7 Ways to Stay Involved With Your Teens

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Author Bio: Charles Henry works for RentersInsurance.net a company that provides affordable prices for rental insurance.

Staying involved in your teenager’s life is essential to their wellbeing. Growing teens need guidance, love and support, even if they are not very good at showing it. By following some of the 7 tips that you will find below, you can give your kids the attention they deserve and it will improve their quality of life.

#1 – Designate time to do things together
If you want to stay involved in the life of your teenager, you need to spend time doing things together. It doesn’t have to be anything over the top, like a planned event, it could be as simple as going to the grocery store together. The best types of activities to do with your teen are things that they enjoy. Pressuring a teenager to doing things that you enjoy is difficult. Instead, engage in something they are interested in and show them that a parent can be a friend as well.

#2 – Show praise and affection
When a teenager does something in accordance with your expectations, it’s important that they receive praise and affection. Being involved in your teen’s life is the best way to learn about their accomplishments at school, work, or with friends. Teens may be approaching the age of adulthood, but they certainly still need love from their parents.

#3 – Listen and be attentive
When your teenager has something to tell you, be sure to listen closely. It’s not every day that kids open up and share with their parents. When they do, you have to be there for support. By listening and connecting with what they are telling you, you will be a much better parent and your teenager will know that you care about them and value their communication.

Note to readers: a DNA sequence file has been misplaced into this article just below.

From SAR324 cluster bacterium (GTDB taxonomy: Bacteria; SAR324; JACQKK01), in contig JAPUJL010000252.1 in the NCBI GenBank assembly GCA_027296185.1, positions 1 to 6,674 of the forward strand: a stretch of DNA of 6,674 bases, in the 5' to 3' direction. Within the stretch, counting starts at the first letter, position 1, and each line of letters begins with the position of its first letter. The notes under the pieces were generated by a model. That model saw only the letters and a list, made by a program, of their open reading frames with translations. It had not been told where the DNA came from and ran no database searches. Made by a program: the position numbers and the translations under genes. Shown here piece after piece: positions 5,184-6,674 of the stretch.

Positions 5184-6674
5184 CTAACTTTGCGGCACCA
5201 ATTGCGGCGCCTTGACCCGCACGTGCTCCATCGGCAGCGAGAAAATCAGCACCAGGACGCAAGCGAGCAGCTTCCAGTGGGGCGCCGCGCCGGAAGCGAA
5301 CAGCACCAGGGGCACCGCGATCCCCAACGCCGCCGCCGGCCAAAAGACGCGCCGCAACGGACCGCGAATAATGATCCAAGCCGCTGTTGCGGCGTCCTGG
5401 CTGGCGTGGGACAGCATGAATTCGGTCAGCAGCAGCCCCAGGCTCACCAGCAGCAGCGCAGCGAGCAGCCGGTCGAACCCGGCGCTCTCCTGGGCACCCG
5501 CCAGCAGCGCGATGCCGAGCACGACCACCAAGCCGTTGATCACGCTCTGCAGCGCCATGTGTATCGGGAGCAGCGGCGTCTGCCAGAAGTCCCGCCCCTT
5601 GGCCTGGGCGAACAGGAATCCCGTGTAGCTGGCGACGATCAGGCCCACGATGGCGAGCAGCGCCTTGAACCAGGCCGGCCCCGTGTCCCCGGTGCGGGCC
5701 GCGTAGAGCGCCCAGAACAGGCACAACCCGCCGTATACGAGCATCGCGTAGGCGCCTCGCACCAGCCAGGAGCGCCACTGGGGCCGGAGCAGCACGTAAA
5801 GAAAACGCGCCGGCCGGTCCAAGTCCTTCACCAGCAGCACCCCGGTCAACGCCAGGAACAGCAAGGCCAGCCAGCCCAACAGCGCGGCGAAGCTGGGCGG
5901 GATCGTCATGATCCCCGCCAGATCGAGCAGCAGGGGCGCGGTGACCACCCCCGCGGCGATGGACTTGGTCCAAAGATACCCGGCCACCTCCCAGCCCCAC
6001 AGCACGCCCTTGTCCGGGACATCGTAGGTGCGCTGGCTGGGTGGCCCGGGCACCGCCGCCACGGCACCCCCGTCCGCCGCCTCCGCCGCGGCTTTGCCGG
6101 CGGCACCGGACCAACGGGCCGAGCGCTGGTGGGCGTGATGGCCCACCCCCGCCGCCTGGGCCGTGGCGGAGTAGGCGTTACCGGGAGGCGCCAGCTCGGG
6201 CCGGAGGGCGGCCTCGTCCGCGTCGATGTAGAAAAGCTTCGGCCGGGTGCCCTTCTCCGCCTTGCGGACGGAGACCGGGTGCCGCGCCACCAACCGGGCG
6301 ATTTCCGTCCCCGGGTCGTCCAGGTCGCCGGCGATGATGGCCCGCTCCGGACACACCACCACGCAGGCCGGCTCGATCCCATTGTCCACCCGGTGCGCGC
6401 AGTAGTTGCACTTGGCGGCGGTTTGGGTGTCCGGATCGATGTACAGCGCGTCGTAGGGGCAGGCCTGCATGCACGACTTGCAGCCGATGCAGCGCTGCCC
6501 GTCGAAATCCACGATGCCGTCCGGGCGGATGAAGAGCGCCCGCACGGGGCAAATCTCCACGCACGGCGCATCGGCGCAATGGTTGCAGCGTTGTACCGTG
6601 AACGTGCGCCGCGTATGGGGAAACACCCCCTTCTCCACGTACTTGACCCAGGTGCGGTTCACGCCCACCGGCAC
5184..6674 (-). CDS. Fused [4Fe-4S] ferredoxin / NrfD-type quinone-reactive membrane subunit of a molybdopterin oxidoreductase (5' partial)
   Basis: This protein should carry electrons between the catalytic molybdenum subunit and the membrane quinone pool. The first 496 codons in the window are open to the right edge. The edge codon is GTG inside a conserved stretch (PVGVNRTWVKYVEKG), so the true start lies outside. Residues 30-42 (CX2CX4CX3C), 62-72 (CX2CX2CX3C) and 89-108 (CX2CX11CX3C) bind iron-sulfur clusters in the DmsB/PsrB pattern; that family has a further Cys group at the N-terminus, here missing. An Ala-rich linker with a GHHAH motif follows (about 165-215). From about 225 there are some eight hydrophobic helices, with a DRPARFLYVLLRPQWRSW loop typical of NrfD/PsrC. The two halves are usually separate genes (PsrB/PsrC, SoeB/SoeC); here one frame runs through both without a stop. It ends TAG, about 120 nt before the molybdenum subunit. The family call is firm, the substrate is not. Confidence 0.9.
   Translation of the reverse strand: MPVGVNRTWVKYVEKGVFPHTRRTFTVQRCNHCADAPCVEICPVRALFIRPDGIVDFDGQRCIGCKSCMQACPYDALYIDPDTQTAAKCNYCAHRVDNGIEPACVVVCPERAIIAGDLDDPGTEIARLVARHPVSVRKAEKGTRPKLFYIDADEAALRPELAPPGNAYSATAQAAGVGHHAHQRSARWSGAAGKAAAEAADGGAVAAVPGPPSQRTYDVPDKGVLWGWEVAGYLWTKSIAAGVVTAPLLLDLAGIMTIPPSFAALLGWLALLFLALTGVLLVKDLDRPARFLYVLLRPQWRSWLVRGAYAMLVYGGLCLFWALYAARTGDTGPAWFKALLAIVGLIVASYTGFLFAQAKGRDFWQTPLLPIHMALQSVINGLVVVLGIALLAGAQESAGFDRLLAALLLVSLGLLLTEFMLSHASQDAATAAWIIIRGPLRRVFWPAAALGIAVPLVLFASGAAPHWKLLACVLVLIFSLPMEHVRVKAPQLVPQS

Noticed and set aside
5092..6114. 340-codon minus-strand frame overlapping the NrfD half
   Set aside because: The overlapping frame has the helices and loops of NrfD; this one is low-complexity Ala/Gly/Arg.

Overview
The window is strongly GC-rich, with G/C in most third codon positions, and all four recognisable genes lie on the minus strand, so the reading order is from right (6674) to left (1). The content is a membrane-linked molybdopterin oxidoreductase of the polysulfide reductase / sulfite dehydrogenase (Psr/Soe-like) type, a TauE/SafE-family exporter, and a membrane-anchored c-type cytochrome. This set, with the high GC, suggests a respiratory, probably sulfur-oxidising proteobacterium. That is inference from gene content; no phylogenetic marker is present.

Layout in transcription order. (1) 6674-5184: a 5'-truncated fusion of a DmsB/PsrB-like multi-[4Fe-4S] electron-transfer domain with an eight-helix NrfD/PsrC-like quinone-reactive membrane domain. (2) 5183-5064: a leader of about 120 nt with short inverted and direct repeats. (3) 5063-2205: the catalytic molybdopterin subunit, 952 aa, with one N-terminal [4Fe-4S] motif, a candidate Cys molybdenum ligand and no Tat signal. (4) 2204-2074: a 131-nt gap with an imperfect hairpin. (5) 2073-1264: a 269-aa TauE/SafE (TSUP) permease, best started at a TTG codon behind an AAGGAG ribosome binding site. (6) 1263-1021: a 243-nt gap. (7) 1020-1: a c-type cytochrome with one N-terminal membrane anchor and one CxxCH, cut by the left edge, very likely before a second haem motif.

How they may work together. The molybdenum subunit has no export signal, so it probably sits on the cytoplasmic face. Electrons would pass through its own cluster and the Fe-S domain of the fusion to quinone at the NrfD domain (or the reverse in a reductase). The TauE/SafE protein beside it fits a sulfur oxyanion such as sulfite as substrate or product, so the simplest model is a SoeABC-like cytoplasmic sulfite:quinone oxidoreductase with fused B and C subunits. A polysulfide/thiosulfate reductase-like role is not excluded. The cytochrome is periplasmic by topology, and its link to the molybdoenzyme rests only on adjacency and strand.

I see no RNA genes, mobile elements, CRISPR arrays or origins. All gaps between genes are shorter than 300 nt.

#4 – Stay up to date with today’s technology
Not everyone is cut out for regular IM, email, or text messaging chats. However, if you can stay up to date with technology just a little bit, you will be able to communicate with your teenager far better. Kids today are very in touch with technological advances. They use computers, tablets, and smartphones and they know how to operate these devices efficiently. By staying up to date, you will have quick access to communication with your teen. This includes being able to contact them while they are out of the house, which is vital to maintaining a close relationship.

#5 – Eat dinner at the table
Family meals are a time to connect with one another and share thoughts, feelings and experiences. Statistics show that families who don’t enjoy a meal together at least once a day are more distant and disconnected from one another. Eating at the dinner table takes a bit more preparation but the outcome will be a much closer relationship with your family. Engaging in activities like this can even improve marital relationships, which can improve the family altogether.

#6 – Don’t let your marriage interfere